Friday, June 1, 2012

You and me and 5e

We need to talk about the 5e playtest. We need to talk about...

  • Stonecunning
  • The Caves of Chaos
  • Which pieces of 4e we need to keep (hint: none)
  • The advantage/disadvantage system
  • Monster writeups
  • Endless Magic Missile
  • Stealth and Perception and Common Tasks
  • Always rounding down

That's plenty to consider. And that's before I've even run a session of it for the wife and kids; that may happen this weekend if we can fit it in between seeing The Avengers and playing Risk Legacy and watching Community from the beginning and... man, I live in the utopia imagined by my 12-year-old self. It's a good life.

But that still leaves us with stonecunning. It's not new to 5e; stonecunning is like a persistent ugly rash that manifests in every edition, and no amount of scratching or ointment can make it go away.

Why am I complaining about stonecunning?

Ya gotta grasp the inherent duality of existence. No matter how holistic you are, ya gotta grasp that the things you are is a list that doesn't totally overlap the things you learn. Nature is not the same as Nurture. You remember the Enlightenment, right? I'm not asking you to sign on to Locke's tabula rasa here, just to grok that what your body does is not the same as what your mind knows.

If a dwarf has wondrous abilities related to stones and earth and underground-ness, where did it come from? Is it some kind of Spidey-sense tingling, some odd biological/mystical thing that's inherent to being a dwarf, something that even an orphan dwarf raised on the high seas by dwarf-stealing pirates can do under the right circumstances? Or is it something that comes after being raised underground by miners and stonecutters, something that even an orphan centaur could learn if it was adopted by subterranean folk?

Stonecunning strikes me as #2, something you learn. That's how it works in the actual world. Sure, we can also posit some biomystico affinity for rockwork, but it's entirely possible to learn this kind of stuff through repeated exposure and practice, the same way that after 5 years of professional clerking I could cut a ream of papers to the exact page you wanted. Anyone raised by stereotypical dwarves could have stonecunning. It's cultural, not biological.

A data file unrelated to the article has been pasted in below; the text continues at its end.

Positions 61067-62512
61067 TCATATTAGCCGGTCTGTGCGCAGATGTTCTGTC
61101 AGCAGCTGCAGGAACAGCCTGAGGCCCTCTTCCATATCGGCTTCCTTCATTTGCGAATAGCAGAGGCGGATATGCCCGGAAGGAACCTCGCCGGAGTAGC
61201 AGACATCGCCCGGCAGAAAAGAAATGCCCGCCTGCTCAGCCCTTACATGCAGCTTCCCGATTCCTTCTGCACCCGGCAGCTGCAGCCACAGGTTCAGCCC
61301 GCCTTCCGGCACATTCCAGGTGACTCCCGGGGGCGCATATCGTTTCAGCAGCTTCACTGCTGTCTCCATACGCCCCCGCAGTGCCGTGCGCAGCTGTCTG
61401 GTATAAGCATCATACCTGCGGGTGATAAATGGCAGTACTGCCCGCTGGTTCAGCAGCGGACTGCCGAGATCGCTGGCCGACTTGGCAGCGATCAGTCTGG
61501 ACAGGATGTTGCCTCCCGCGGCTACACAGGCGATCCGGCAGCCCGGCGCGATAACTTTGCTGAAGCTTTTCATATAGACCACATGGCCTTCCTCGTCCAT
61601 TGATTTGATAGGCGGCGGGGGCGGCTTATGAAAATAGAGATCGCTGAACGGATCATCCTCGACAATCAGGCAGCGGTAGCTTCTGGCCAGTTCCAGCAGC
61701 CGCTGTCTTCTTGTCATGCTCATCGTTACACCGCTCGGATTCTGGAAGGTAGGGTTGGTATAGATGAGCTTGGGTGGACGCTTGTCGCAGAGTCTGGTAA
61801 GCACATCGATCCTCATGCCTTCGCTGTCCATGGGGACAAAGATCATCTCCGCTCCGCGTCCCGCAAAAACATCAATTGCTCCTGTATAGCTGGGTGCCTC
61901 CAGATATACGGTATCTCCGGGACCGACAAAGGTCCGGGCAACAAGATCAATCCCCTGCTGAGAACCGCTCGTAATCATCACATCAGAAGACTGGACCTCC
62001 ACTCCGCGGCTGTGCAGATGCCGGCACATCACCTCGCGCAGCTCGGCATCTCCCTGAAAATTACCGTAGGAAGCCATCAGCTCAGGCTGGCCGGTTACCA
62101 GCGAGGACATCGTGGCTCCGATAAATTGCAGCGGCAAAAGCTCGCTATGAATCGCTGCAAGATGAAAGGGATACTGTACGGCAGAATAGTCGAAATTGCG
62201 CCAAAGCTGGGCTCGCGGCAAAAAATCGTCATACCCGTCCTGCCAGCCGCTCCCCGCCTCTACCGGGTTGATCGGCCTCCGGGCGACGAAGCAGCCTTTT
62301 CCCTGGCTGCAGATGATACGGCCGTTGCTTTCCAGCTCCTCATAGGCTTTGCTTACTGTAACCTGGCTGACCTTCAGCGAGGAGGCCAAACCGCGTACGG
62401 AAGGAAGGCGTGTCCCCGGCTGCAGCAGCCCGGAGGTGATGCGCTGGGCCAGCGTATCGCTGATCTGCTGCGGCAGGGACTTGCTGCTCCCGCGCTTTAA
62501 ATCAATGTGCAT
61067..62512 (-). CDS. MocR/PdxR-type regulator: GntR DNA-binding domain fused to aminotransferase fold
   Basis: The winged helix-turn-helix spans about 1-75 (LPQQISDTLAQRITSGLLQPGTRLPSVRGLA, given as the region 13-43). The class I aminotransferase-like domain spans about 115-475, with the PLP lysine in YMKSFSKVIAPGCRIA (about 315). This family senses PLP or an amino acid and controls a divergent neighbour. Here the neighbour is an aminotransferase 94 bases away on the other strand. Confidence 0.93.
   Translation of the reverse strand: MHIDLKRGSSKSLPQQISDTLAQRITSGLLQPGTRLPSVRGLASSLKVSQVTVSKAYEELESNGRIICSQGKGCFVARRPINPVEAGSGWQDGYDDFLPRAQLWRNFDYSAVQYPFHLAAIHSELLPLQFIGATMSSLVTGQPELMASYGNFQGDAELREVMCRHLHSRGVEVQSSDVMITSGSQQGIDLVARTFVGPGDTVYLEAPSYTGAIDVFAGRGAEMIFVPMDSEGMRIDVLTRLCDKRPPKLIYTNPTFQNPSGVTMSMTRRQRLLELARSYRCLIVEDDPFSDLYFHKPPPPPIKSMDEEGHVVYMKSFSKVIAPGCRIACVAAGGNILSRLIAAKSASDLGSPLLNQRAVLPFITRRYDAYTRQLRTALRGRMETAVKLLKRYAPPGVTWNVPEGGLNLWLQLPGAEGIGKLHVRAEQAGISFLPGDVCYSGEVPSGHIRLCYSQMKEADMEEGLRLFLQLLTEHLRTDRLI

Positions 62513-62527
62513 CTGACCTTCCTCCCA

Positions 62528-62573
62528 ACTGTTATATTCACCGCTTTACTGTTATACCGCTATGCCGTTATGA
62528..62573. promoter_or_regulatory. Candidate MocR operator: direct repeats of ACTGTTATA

Why am I still complaining?

Because stonecunning has been something every dwarf gets. Balthazar the silk merchant, Applefeather the monk, Durgan the Axeblighter, Katada Demonbeard the wizard -- in a typical D&D game, all of them get some variation of this ability whether or not it fits. It's just what happens to dwarves. This means one of two things:

1) The designers believe that all dwarves have a fundamental affinity for stonework, something bred so deep into them that it's as dwarfy as shortness.

2) The designers just threw in a bunch of stereotypes that were swiped from Tolkien, possibly dressed up with a paper hat labeled "Traditions of D&D."

Neither of these is a compelling case for its presence.

Stonecunning is something that a character could have. No problem there, chief. We can bicker about the exact way the ability works -- letting stonecunning folk know "how to retrace their path" when underground is full of problems, especially in a game heavily influenced by the Dungeons Must Kill You crowd -- but it's legitimately something that could be fun. Stonecunning is NOT something that every dwarf and nobody else should have. That approach doesn't make sense the way that, say, a racial immunity to poison does make sense. It's just a lazy handwave in the direction of a pointless tradition.

In earlier versions, we fixed this by letting PCs swap abilities around until they got 'em right. Looks like that's what we'll have to do again. But a man can dream big dreams, dream of a game that takes things like stonecunning out of the "racial" category and puts them in a "background" or "training" category where they belong.

We'll talk about this again if we get to the playtest monster writeups. We may contemplate Justin Alexander's phrase "dissociated mechanics." The difference between simulation and emulation might even be considered at painful ponderous length. But the key thing is this:

Dwarf is something you simply are. Stonecunning is something you would learn. And if you'd learn it, it's not racially innate.

...unless, I guess, the intent has always been that stonecunning should be intrinsic to a particular race, and I'm just not reading the fine print closely enough to catch that. Which moves it from "wrong" to "stuff I think is kinda dumb." I guess we'll see.


  1. I'm fine with stonecunning being biological or inherent, I just don't like the ability because it helps trivialize mapping, which I think is an important part of some play styles. So putting it in one of the core races seems like a poor idea to me.

    In DCC RPG, dwarves can smell gems and gold. I think that is awesome.

  2. As written, it's going to cause some of the problems that the 3e spell Find The Path did. Sometimes getting lost, or the threat thereof, is important to an adventure (and fun to the players). If you've got a playtest dwarf handy and you're underground, that won't be an issue.

    Lots of things about the DCC RPG are awesome. The spell system is a lot of fun, as is character generation. I don't care for dungeons or high-lethality systems, so it's not a game I'd play very often, but it was fun to playtest. I wrote it up my thoughts on it last April if anyone needs even more of my opinions.